This week’s poem is from David Foster-Morgan’s debut collection, Masculine Happiness, which was released this week!
Masculine Happiness is the provocative debut poetry collection by David Foster-Morgan. Born and based in Wales, Foster-Morgan has long been a presence in the poetry world, having had poems published widely in magazines and with appearances at workshops, festivals, and events including ‘slams’ where his quiet style and obvious integrity frequently beat louder and less subtle voices to a prize. His debut collection, some years in the making, is inspired in part by his reading of American literature: the conversational tone of Frank O’Hara (‘F’OH’) and the long-lined garrulity of Allen Ginsberg, (‘Allen Ginsberg returns to Llantony Priory’) as well as the models of masculinity handed out to us by Hollywood characters like John Wayne (‘Masculine Happiness’). His ambivalence toward the idea of the ‘hero’ and his observation of the fate of those who have been lauded, like the conflicted protagonist of ‘The City Legend’, is a fruitful area for exposition.
This is also a writer who casts a cold eye on the natural world, at one point lauding a landscape and the next, mourning its depredation. In the poem ‘Meeting my Eagle’ the narrator comments: ‘Polar magnets, our feel for each other is/strongest at the point of turning away.’ The poet observes, interacts and resists the urge to rhapsodise. The author’s philosophical education informs his frequent changes of character and point of view. This erasure of ego is characteristic. We also see into the minds of people like the ‘Machine Gun Killer’, made frightening due to the author eschewing gory melodrama in favour of cool accuracy. We are poised with this professional killer, ‘behind the muzzle’s flare, breathing the pepper exhaust, transported on the recoil’s shudder.’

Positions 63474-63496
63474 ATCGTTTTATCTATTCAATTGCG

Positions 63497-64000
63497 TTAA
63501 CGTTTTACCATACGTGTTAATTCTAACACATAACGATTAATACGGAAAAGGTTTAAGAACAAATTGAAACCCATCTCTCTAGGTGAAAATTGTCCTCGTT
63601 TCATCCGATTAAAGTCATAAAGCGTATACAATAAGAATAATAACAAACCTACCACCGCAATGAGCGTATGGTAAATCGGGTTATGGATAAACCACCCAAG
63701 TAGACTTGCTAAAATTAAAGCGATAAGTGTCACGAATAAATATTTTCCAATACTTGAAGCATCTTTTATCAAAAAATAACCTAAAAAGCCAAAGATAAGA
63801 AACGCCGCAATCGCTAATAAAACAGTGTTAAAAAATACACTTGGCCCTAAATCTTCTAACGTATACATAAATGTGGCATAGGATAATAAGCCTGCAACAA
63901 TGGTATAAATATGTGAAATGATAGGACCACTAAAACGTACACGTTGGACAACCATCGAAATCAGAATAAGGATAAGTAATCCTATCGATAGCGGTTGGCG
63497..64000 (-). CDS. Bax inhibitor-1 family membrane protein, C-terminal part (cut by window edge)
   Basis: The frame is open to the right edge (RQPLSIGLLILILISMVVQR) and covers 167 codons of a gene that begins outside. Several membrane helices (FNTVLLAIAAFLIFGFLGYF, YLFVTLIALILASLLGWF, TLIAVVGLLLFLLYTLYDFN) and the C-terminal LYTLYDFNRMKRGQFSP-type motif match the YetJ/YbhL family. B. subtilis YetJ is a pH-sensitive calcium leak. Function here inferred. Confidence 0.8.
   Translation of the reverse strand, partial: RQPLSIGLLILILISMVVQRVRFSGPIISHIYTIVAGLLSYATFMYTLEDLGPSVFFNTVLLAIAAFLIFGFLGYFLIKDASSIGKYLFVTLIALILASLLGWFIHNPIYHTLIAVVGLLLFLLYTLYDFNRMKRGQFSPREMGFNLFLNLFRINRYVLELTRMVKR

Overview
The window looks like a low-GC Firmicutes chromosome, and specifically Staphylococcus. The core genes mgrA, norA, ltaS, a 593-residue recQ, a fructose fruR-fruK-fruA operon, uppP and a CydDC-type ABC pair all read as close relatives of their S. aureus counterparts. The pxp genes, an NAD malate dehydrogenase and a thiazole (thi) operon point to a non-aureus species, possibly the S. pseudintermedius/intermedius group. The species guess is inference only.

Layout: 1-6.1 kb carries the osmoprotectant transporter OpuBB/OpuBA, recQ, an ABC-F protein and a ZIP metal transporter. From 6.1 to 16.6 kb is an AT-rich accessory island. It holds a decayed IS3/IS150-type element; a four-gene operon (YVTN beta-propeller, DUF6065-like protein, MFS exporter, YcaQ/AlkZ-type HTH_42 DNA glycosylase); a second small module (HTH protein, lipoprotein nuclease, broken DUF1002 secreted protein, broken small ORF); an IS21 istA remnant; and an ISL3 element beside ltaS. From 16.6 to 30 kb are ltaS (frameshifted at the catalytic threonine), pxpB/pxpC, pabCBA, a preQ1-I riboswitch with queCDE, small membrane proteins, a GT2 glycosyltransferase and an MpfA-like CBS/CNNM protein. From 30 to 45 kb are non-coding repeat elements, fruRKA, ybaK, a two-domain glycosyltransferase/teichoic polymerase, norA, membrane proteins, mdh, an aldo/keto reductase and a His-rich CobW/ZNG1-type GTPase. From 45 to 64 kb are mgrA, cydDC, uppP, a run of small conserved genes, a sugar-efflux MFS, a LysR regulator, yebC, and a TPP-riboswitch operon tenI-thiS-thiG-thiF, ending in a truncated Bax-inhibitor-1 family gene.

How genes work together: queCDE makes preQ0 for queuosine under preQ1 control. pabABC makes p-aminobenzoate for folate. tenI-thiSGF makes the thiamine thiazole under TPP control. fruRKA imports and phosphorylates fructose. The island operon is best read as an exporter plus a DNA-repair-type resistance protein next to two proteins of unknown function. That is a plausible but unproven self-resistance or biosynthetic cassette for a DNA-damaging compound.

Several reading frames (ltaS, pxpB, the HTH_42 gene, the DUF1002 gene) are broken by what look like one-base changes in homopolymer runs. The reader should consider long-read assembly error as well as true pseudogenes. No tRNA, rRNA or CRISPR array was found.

There is also a considerable amount of humour here, along with astute satire and insightful character poems.
Foster-Morgan’s work repays the careful attention of thoughtful readers.
John Wayne is warm, tired and had
just the right number of drinks. Firelight
and the stars of Arizona surround his bed:
a saddle blanket rolled out in the desert night.
News headlines of a foreign war: the reporter’s
hair and blue eyes match her checked scarf;
and a voice behind me starts: who’s having her,
insulted when I won’t laugh as he starts to laugh.
On another channel Bob Mitchum’s an old sea captain:
safe on land while his son’s submarine is overdue;
drinking cognac from a dark bottle, he finishes it all,
and floats into the sleep of drunk and drowned men.
Sick the next morning, his steps slow and unsure,
like a shipwrecked sailor exploring a new shore.